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Sports Strength

The Celtics’ Record Is Not As Bad As It Looks

For most teams that fancy themselves a contender, starting 2-5 with the league’s 27th ranked defense while one of their star players struggled with post-Covid lethargy would be bad enough. For the Boston Celtics, all that tumult has simply been a prelude to the newest indignity: Marcus Smart is mad! 

“There’s only so much I can do without the ball in my hands. I’m just standing in the corner,” said Smart after their 128-114 defeat to the Chicago Bulls on November 1st. “Every team is programmed and studied to stop Jayson [Tatum] and Jaylen [Brown]. I think everybody’s scouting report is to make those guys pass the ball. They don’t want to pass the ball.”

While this kind of sour-grapes grousing is hardly uncommon on an underperforming team, Smart is also mostly right—Tatum and Brown are two of the most prolific bucket-getters in the world and the Celtics understandably  empower them by design. In particular, Tatum is nourished with healthy servings of isolations and shots and leads the league in field goal attempts. The problem: this year, he’s not making very many shots and is handicapping Boston as a result. 

After nearly a decade of consecutive playoff appearances, the Celtics have spent the first seven games of this year gorging on a rich tasting menu of losses. Through seven games, they’ve lost a double-overtime heartbreaker (a 138-134 defeat to the New York Knicks in their season opener), been boat-raced into oblivion (a 115-83 shellacking at the hands of the frisky Toronto Raptors) and utterly melted down in the fourth quarter (a 128-114  loss to the Chicago Bulls, punctuated by Chicago’s 39-11 run in the fourth quarter). 

We’re, as the kids would say, smoking on that shamrock pack. 

Even under the stewardship of former head coach/boy-genius Brad Stevens, this has never been a notably artful or intricate offense; instead, they succeeded because of the blunt force inflicted upon defenses by Tatum’s scoring. Tatum is a hardwood sin-eater, salvaging directionless possessions with his shot-making. Despite his status as a premier offensive player, though, Tatum has never been especially proficient at generating easy opportunities; instead, his greatest utility is derived from his comfort trafficking in heavily contested, difficult attempts.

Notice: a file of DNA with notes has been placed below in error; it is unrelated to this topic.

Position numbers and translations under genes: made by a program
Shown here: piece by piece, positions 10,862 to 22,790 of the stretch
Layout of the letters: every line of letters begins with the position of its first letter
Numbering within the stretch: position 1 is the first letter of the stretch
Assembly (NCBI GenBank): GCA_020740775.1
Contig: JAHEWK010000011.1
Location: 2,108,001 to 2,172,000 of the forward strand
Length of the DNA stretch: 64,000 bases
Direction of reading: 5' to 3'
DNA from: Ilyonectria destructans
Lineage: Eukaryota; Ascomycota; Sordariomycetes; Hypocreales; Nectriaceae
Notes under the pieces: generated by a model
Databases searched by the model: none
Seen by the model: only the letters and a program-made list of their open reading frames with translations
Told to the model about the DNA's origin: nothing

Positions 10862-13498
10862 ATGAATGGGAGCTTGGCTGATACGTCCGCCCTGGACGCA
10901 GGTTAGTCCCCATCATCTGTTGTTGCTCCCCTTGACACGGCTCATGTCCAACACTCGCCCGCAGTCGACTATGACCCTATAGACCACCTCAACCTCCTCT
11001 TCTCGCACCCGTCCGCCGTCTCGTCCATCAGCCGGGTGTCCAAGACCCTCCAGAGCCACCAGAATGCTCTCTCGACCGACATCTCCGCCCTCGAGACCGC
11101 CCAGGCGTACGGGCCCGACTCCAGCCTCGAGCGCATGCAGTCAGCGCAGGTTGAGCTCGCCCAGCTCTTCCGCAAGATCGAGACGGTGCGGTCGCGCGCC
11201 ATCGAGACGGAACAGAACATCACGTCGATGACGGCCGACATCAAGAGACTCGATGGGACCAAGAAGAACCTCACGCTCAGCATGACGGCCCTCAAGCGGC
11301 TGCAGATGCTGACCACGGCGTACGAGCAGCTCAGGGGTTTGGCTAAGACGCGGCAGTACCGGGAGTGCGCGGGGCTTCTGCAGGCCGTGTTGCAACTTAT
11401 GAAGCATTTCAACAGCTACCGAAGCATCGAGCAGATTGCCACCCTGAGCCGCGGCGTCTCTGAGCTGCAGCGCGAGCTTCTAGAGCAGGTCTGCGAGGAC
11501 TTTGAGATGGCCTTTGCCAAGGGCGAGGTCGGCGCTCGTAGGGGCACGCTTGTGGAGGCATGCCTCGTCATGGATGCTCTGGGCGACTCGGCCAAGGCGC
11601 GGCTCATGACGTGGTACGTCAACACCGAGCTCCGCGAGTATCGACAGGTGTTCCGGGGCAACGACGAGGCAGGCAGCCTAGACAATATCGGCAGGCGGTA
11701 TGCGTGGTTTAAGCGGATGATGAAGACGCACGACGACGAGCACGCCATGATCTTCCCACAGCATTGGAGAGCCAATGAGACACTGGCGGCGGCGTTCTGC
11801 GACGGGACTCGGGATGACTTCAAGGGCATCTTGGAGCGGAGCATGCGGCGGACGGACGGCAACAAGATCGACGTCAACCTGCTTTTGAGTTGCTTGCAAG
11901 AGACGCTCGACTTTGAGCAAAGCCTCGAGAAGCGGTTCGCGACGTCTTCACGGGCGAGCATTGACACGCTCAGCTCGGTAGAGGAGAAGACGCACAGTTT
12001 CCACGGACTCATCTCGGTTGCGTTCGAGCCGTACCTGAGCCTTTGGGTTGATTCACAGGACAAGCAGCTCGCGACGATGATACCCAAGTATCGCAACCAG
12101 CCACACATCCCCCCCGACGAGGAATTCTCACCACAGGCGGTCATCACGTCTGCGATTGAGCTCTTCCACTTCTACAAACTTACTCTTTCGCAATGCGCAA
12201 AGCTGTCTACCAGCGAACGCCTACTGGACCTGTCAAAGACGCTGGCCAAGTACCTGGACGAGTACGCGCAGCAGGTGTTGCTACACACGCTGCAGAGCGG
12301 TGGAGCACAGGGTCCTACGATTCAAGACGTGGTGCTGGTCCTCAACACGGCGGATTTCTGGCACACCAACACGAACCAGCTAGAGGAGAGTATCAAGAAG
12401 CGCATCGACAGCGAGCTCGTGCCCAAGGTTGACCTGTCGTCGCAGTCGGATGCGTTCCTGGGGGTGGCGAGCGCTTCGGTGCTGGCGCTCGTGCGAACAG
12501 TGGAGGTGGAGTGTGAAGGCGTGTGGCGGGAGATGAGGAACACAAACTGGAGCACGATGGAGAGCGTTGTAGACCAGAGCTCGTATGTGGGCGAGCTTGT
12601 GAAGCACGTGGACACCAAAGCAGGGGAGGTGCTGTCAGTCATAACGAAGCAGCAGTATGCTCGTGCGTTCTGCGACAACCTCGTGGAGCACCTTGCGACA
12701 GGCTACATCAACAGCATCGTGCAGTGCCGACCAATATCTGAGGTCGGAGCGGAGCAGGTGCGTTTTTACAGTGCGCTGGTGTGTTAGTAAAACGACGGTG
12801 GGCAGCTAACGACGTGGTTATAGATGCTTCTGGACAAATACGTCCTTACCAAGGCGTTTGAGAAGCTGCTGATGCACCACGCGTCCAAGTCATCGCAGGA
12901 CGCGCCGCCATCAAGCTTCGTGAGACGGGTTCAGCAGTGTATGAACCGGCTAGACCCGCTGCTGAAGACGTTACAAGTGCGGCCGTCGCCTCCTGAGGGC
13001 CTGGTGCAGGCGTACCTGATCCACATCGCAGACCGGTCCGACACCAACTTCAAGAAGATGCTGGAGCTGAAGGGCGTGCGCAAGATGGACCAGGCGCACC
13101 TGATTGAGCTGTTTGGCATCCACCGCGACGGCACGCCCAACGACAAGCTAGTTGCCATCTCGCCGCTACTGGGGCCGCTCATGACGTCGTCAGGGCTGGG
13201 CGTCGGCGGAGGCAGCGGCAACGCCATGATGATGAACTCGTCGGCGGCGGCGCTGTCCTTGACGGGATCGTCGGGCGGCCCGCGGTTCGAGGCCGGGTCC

As such, Tatum’s early slump is hardly a cause for alarm; these kinds of valleys are baked into his game. When a player adopts a shot profile as consistently difficult as Tatum, slumps are inevitable. For the season, Tatum has taken more “tightly” contested shots (defined as shots when a defense is within two to four feet) than every player besides Kevin Durant; similarly, he’s consumed the third-most isolations in the NBA. On their own, these stats aren’t harmful or even that different from Tatum’s previous seasons—Tatum’s current shot distribution is practically identical to his one last year. 

Whereas Tatum’s All-Star contemporaries like Steph Curry and Kevin Durant thrive because of their ability to lift their team’s attack regardless of their individual scoring output, Tatum is a more constrained and less enthusiastic passer. By and large, his offense is only as good as his shooting percentages. 

Accordingly, Tatum’s glacial start to the season has revealed the inherent flaws of a Celtics’ offense that’s so heavily reliant on Tatum’s shot-making to prop them up; this season is less of an indictment on Tatum than it is of the Celtics’ choice to build around a high-variance scorer whose style renders him susceptible to these kinds of droughts. Tatum will invariably play like an All-Star again and lift the Celtics into playoff contention, but the Celtics’ structural precarity ensures that any potential playoff appearance will be brief.

Still, Tatum and the Celtics aren’t as bad as their record. Besides uncharacteristically crummy shooting, they return the same core that made the playoffs last season and have maintained similar shooting profiles on offense and defense. As hilarious as it would be if Jayson Tatum morphed into Zoomer Antoine Walker and harpooned the Celtics’ season, that (sadly) probably won’t happen. The Celtics will probably not be a very good team—they just don’t have the talent to hang with the Bucks or Nets or Heat or Hawks or even the Knicks. But they certainly won’t continue to be a terrible one.